Guests have included Brian Greene, Susan Jacoby, Richard Dawkins, Ann Druyan, Neil deGrasse Tyson, Eugenie Scott, Adam Savage, Bill Nye, and Francis Collins.

Point of Inquiry is produced at the Center for Inquiry in Amherst, N.Y.


16. Astronomy Cast

A cool podcast dedicated to all things Astronomical.


Book review – Passionate Minds by David Bodanis

•April 27, 2012 • Leave a Comment
Passionate Minds - Book Cover

Passionate Minds - Book Cover

Passionate Minds by David Bodanis, Crown Publishers; 1st American Edition edition (3 Oct 2006)

ISBN-13: 978-0307237200

I fear a lapse into hyperbole when I reconsider this wonderful book Passionate Minds by David Bodanis. So if you can forgive the gushing expression of my true passion for this work, I can think of no better introduction to the intricately delicious story of the love between the famous French writer, poet and all round raconteur Voltaire and the sublime, and iridescently attractive Émilie du Châtelet. So deft is Bodanis at entrapping the reader in the rich narrative of the powerful bond between this power couple ushering in the very beginning of the Age of Enlightenment, that one is almost compelled to physically pine for the chance to reverse time and somehow meet these brilliant and engaging characters, for just one day perhaps!

It is very hard to not fall in love with Émilie, in the way in which one might fall in love with a character who has taken on the unrealistic sheen of fantasy through the immortalising lens of history, through this romantic depiction of not only her beauty, and self-confidence, but her superb intelligence, her love for learning, Mathematics, Physics, Philosophy and Astronomy, her sparkling erudition and her wonderfully admirable contribution to the foundations of the later ideas of Einstein.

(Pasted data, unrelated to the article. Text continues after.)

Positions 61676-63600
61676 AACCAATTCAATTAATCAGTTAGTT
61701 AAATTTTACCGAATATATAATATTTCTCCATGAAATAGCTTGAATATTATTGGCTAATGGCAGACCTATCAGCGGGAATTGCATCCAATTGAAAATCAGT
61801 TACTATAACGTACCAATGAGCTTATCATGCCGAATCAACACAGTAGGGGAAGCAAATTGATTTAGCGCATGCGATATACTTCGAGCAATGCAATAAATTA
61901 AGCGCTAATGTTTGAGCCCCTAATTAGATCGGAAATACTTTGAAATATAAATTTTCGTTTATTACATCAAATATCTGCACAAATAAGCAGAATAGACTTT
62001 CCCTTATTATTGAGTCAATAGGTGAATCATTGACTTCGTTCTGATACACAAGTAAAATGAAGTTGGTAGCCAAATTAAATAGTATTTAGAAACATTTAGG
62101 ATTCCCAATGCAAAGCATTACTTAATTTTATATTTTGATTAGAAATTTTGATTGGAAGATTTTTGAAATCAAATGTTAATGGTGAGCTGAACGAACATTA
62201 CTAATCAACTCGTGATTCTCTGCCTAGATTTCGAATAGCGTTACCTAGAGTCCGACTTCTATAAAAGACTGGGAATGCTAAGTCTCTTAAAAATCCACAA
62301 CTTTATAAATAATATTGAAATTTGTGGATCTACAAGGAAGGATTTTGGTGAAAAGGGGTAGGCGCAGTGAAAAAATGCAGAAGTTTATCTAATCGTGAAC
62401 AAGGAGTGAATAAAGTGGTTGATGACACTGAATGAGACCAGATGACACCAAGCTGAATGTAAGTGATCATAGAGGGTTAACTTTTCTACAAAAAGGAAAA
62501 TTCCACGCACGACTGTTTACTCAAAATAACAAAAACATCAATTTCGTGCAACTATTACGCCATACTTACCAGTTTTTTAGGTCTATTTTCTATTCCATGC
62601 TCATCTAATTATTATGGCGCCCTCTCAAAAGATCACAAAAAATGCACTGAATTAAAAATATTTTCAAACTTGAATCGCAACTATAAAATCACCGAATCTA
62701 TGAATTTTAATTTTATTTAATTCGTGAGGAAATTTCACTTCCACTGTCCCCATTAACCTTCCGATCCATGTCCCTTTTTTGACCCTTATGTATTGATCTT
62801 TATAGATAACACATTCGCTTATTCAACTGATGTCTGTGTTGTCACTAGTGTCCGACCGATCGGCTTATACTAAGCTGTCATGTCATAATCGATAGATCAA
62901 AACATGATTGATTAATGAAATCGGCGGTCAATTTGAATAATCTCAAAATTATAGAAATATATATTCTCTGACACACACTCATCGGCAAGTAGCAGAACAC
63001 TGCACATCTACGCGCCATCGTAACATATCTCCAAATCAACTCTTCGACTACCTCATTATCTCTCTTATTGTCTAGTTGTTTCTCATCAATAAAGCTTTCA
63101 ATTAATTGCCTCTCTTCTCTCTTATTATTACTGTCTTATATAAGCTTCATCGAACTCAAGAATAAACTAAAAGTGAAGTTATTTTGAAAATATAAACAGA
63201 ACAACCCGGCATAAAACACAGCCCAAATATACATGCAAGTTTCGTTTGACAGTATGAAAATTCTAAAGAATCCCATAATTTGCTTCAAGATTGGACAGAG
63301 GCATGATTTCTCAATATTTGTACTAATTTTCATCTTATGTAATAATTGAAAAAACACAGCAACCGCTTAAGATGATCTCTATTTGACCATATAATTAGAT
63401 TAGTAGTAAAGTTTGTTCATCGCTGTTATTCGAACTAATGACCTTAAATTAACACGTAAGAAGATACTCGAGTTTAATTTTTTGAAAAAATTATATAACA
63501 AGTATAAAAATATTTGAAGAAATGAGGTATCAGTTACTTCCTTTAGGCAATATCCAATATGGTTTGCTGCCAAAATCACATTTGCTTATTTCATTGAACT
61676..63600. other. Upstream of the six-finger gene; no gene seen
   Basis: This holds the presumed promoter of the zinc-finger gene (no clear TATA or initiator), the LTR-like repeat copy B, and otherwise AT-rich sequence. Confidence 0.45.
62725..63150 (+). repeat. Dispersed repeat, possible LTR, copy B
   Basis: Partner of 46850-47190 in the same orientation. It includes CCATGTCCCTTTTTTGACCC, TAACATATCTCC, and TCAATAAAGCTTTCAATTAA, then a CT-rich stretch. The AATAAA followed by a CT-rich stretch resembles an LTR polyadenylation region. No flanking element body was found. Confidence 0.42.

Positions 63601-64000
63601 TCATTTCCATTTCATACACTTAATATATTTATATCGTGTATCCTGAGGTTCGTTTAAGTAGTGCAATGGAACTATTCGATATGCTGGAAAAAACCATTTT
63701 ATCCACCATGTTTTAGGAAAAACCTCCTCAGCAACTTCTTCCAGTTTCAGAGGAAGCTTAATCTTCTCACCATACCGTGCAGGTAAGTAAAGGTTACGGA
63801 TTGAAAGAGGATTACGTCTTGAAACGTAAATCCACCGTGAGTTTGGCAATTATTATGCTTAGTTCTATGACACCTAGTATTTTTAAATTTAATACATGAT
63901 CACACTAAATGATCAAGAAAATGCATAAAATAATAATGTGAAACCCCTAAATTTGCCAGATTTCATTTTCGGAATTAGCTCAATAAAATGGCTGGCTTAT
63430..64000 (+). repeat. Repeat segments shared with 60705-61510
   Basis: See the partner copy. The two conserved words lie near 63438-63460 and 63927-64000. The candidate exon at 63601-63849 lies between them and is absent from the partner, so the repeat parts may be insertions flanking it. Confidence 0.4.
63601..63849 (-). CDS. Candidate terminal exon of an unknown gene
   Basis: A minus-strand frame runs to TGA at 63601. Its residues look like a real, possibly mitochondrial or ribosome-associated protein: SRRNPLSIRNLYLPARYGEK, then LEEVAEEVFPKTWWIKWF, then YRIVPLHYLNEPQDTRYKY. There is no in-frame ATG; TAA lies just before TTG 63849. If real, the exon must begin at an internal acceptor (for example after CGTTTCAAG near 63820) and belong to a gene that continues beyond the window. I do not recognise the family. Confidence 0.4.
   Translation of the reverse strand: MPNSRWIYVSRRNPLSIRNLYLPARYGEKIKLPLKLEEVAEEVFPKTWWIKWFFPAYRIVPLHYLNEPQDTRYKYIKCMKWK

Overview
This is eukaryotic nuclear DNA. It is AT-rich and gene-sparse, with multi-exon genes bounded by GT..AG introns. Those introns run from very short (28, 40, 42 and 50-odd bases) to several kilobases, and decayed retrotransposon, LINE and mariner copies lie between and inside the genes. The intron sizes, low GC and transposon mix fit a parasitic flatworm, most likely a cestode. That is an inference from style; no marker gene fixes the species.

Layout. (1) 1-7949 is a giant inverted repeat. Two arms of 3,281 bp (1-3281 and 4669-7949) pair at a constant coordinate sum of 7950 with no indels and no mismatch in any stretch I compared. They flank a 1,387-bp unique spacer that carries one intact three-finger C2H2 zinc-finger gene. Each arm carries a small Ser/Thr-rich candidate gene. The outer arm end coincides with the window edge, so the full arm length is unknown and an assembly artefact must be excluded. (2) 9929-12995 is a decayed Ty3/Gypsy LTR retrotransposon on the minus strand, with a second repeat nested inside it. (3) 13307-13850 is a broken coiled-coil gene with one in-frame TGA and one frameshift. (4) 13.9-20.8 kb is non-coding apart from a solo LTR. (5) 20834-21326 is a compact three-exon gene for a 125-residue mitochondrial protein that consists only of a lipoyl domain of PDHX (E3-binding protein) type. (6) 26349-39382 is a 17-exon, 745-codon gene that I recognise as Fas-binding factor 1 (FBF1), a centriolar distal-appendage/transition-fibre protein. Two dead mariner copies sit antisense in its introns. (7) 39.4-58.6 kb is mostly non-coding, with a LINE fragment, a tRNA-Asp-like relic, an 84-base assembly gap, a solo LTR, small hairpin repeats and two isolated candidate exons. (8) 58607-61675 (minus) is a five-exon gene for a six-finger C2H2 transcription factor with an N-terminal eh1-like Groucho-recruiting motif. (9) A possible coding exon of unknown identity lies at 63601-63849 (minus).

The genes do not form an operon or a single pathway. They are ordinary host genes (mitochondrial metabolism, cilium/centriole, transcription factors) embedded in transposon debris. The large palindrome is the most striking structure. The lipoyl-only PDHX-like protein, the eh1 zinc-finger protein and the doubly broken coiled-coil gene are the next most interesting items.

…You are beautiful

so half the human race will be your enemy

You are brilliant

and you will be feared

You are trusting

and you will be betrayed…

—Voltaire, “Epistle on Calumny,” 1733,

soon after meeting Emilie (everything he predicted came true)

The reader might find oneself entranced, as I increasingly found myself becoming, by this heady mix of intelligence and beauty, but the other main focus of this work is Voltaire, in his own right no slouch in the historical account of not only The Age of Enlightenment but additionally, of a time when it was distinctly deadly to be an embodiment of and fearless champion of so many of the civil liberties and political freedoms we cherish today in the form of good constitutional Democracies. Voltaire was a fearless advocate of these liberties and freedoms – hard-won freedoms easily removed by those in modern times who would see a return to intolerant and less pluralistic times, inured to or in the dark silent absence of Voltaire’s significant contributions.